This happened a long time ago, but it made a big impression on me:
I was a young white activist, recently moved to the US Southwest. An older Mexican guy named Oscar had taken me under his wing, helping me survive in a factory job that I had more or less faked my way into. Oscar knew a lot about the world, and we talked about politics all the time.
One day, I was yakking away about American foreign policy, and the relationship between America and Mexico, and he held up a finger. “You know, Mexicans are Americans too,” he said.
It was so obvious, but it stopped me cold. How could I have been so blind? What kind of arrogance does it take for a country to assign itself the name of a whole continent, as if all the other inhabitants of that continent didn’t matter?
Soon afterwards, I started getting involved in Latin America solidarity organizing, and I began to travel in Mexico. I studied Spanish, and got to know lots of Mexican and Central American activists. I noticed that none of them referred to US residents as “Americans.” Apart from slang words, they used two terms: “norteamericanos” (North Americans) or “estadounidenses” (United Statesians). The same terms were used in Latin American books, newspapers and magazines. They still are.
My Mexican and Central American friends didn’t make a big deal out of it when people from the US called themselves Americans. But they noticed who did, and who didn’t.
I try not to refer to this country as “America,” or talk about US residents as “Americans.” But it’s easy to fall back into that usage. I understand why most people in the US, like my younger self, don’t even consider it an issue. Because every aspect of our society is infused with “Americanism,” from our everyday speech, to the media, to patriotic songs. This is part of the imperial politics of language, which ultimately grows out of economic and military power.
In the Americas, far too often, might makes right. Habits of cultural arrogance and political domination have become entrenched over time. Normalized. In fact, these days I sometimes hear Spanish-speaking people refer to North Americans as “Americanos.” I’ve been told that in some parts of Latin America, this is normal usage; in other parts it’s considered insulting. (Few people in Latin America refer to this country as “America,” since that’s just confusing.)
Meanwhile, there have always been people inside the US who reject the label of “American.” For instance, some Indigenous people dislike the term “Native American,” which was first promoted by the US government. They have their own names for themselves and for the land. Why should they accept the name “America,” derived from Amerigo Vespucci, one of the European invaders? Some radicals of African descent refuse to call themselves “Americans.” They don’t wish to adopt the term that the slave owners and overseers used to describe themselves. Many people of Mexican heritage prefer not to be called “Mexican-Americans.” It seems redundant, and a denial that Mexicans were already Americans before the US seized half of their territory. For instance, my friend Oscar, a US citizen, insisted he was “Mexican,” period.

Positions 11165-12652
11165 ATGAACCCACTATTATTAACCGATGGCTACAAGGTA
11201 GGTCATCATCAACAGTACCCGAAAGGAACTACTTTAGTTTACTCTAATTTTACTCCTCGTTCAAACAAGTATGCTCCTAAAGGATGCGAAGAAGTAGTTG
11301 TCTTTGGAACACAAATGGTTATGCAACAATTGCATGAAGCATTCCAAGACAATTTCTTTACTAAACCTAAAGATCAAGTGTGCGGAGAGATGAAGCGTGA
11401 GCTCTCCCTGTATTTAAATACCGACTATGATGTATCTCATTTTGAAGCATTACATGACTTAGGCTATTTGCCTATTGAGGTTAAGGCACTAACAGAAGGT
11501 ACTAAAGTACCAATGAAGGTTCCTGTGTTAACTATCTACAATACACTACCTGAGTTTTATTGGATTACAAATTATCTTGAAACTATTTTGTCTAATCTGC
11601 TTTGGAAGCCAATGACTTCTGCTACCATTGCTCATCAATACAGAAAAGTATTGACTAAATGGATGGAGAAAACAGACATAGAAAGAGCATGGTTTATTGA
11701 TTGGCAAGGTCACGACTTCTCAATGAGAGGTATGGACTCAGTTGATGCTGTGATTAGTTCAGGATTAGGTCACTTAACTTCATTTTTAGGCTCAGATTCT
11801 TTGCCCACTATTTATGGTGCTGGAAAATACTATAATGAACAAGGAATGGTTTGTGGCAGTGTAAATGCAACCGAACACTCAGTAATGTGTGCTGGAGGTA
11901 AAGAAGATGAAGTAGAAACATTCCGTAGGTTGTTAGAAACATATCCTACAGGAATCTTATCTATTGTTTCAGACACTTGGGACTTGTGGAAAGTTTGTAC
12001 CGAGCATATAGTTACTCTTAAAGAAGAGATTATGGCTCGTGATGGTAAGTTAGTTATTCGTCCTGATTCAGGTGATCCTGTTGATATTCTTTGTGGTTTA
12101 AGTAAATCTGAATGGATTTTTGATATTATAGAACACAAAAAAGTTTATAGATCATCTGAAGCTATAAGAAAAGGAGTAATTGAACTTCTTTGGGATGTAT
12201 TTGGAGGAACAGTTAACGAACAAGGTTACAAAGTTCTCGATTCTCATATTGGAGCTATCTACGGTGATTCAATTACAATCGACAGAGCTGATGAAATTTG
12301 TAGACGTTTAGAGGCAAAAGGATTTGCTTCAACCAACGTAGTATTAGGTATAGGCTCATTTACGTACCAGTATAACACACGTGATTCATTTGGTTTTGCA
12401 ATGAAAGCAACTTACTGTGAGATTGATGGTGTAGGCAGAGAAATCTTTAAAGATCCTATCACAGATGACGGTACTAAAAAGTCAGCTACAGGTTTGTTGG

Everybody has to decide for themselves whether or not to use “America” to refer to the US, and “American” to refer to US residents. But I would argue that it’s something that deserves reflection, especially for those of us who support human rights for migrants.
We should at least pay attention to how those words sound in the mouths of our opponents. Anti-immigrant forces in this country talk about “defending America’s borders.” In August, Tucker Carlson of Fox News, speaking about the Central American caravans, asked his viewers, “Will anyone in power do anything to protect America this time, or will leaders sit passively back as the invasion continues?” Rush Limbaugh says that if the migrant “invasion” isn’t stopped, this country will lose its identity. “The objective is to dilute and eventually eliminate or erase what is known as the distinct or unique American culture.”
In these disgraceful passages, we witness Euro-Americans, descendants of settlers, describing other Americans, many of them indigenous to the continent, as outsiders to America, invaders of America and destroyers of American culture. This is a prime example of what psychologists call “neurotic projection”: Falsely accusing others of doing exactly what you did to them.
Anti-immigrant sentiment can be expressed in many ways, using different language. Plug “the US” into those sentences, and they are still reactionary. But it seems to me that Carlson and Limbaugh’s arrogant use of the term “American” is part of, and helps amplify, their racist message.
What do you think?